[antlr-interest] Composite Grammars

Benjamin S Wolf jokeserver at gmail.com
Sun Dec 25 17:11:30 PST 2011

Sorry about all the bug reports, but I keep finding more. :P

Setting output=AST causes some stuff about TreeAdaptors to get
inserted into the parser, but some parts have incorrect indentation,
which looks like it should break Python but not Java (I originally
wrote here that it was wrong indentation, but that's because it's
using a single tab character instead of two levels of 4 spaces in the
generated code and apparently I have vim show me hard tabs as 4 spaces
long). In Java there simply is no indentation for those lines yet they
are inside a class definition.

And in setting adaptors on delegates, the delegates aren't referred to
correctly, being referenced as gC and gD instead of self.gC and
self.gD, which again breaks Python but not Java. Java is also missing
a newline between the setTreeAdaptor calls but that's not a functional

This latter kind of error I make myself when programming in Python
sometimes, and pychecker/pylint are pretty good at catching all them
at once rather than one at a time. So I ran pychecker on the files
outputted for my minimal grammar and it found only the errors I
reported here and in my previous post for the top level lexer and

But for G_C and G_D it stumbled upon a circular dependency by way of
G_C trying to import tokenNames from GParser, where GParser tries to
import G_C from G_C. It works from GParser, of course, since
tokenNames is defined before it attempts to load G_C. But python
semantics won't let you load it the other way. (Going through GParser
works in pychecker, and pychecker only complains about an unused local
variable set1_tree in G_C and has no complaints for G_D.)

In any case, because pychecker found nothing else, once I work around
the second issue here and the one from my last post, I can probably
actually start parsing. :)

On Sat, Dec 24, 2011 at 5:44 PM, Benjamin S Wolf <jokeserver at gmail.com> wrote:
> Actually, there are still issues here. Namely GLexer is trying to use
> both A and B directly as delegates, but never initializes the A
> delegate for G_B_A. G_B does, which leads me to believe that this can
> be solved in the constructor by adding "gA = gB.gA" in the Java case,
> "self.gA = self.gB.gA" for Python, "ctx->gA = ctx->gB->gA" for C, etc.
> But then again G_B is delegating to G_B_A; why then does GLexer want
> to delegate directly to G_B_A?
> (Attached GLexer.java and the full grammar in G.zip.)
> On Fri, Dec 23, 2011 at 9:49 PM, Benjamin S Wolf <jokeserver at gmail.com> wrote:
>> I've gotten some very strange errors while trying to make a composite
>> grammar, and I think I've figured out why and/or a way around it. I'm
>> posting this because the error messages were not that helpful on their
>> own, and I had to fool around for a while with a minimal test case
>> until I found a way out of the errors.
>> I have a composite grammar G, which imports two disjoint lexer
>> grammars A and B, and a parser grammar C (which only requires the
>> tokens from A). Using antlr3.4 on G with varying subsequent changes
>> gives one of the following sets of errors, regardless of output option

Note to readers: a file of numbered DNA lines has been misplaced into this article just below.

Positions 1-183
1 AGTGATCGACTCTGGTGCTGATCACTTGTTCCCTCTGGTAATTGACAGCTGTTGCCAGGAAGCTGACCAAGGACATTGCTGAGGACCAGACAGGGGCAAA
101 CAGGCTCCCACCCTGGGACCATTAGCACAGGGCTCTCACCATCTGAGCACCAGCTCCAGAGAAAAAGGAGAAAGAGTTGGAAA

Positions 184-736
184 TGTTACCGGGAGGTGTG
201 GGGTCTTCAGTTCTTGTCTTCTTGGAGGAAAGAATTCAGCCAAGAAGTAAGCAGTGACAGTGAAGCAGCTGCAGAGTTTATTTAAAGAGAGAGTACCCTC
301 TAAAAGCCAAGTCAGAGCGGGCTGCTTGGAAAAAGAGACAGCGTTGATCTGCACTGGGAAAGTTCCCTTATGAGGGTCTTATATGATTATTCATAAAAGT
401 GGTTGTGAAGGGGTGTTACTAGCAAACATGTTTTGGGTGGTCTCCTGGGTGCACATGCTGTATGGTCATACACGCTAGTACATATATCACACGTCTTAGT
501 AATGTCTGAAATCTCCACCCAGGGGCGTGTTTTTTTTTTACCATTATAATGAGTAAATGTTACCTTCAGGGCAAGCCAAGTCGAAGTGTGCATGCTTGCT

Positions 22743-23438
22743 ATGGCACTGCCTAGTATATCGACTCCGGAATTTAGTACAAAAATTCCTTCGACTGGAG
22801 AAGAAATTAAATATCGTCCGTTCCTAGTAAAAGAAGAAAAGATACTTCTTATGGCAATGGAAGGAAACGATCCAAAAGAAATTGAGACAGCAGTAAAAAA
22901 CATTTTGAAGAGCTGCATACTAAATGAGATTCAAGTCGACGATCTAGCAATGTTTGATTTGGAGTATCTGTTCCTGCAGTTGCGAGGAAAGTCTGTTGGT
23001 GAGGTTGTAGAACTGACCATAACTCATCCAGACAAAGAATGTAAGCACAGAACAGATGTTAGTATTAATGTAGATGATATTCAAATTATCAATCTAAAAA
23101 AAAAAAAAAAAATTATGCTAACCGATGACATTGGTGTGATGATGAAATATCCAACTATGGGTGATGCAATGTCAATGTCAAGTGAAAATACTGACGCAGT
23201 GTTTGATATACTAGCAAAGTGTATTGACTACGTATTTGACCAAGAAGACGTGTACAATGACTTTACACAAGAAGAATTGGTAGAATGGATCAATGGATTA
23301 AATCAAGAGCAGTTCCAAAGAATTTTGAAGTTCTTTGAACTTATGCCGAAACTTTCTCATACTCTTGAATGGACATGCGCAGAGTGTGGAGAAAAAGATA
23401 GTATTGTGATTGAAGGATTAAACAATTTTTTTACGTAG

>> or language.
>> 1. G has no rules.
>> 2. parser rule ... not allowed in lexer, lexer rule ... not allowed in
>> parser, etc.
>> 3. java.lang.ClassCastException: org.antlr.runtime.tree.CommonTree
>> cannot be cast to org.antlr.tool.GrammarAST.
>> The short answer (before I go into details below) is that a) G needs a
>> parser rule, not just lexer rules, and b) G should only import one
>> lexer grammar, and the others should be imported by that one.
>> Strangely, b) does not apply to parser grammars, as I added a second
>> parser grammar D (dependent on both A and B) to test, and G is fine*
>> either way.
>> The long story: When I encountered (1), I added a dummy lexer rule
>> "COMMA : ',' ;". This cured G's lack of rules but now antlr3.4 was
>> giving me (2), where it seemed that antlr3 thought I was putting all
>> of A's lexer rules in C and all of C's parser rules in A (and B,
>> etc.). Since I had no rules dependent on B, I removed it from being
>> imported. With G importing only A and C, I was now getting (3). I
>> added the rule "comma : COMMA ;" to G and now antlr3 completed
>> successfully (and still did when I folded these two rules together
>> into "comma : ',' ;"). So I added B back to the import list from G,
>> and it gave me (2) again. But removing B from G's import list and
>> making A import it made it work fine.
>> So antlr3 successfully produces a recognizer for G when G imports A,
>> C, and D, where A imports B, or when G imports B, C, and D, and B
>> imports A**.
>> I am not sure of the root reason behind the inability of the top level
>> of a composite grammar to import two lexer grammars (whether a design
>> decision or bug, eg.) as none of the documentation I could find on
>> composite grammars indicates either that this is the case or should be
>> otherwise. I would have liked a better error message in place of (2),
>> at least for the case where G had a lexer rule but not a parser rule,
>> because it would have saved a little bit of stumbling around.
>> *By "fine" I mean antlr3 finishes successfully. But if G doesn't
>> import B, then the generated lexer can't produce tokens defined in B
>> and so the rules in D can't be reached.
>> **Unless you're like me, and have an unfortunately large lexer grammar
>> B, which causes antlr3 to run out of stack space if G imports A
>> imports B but not if G imports B imports A.
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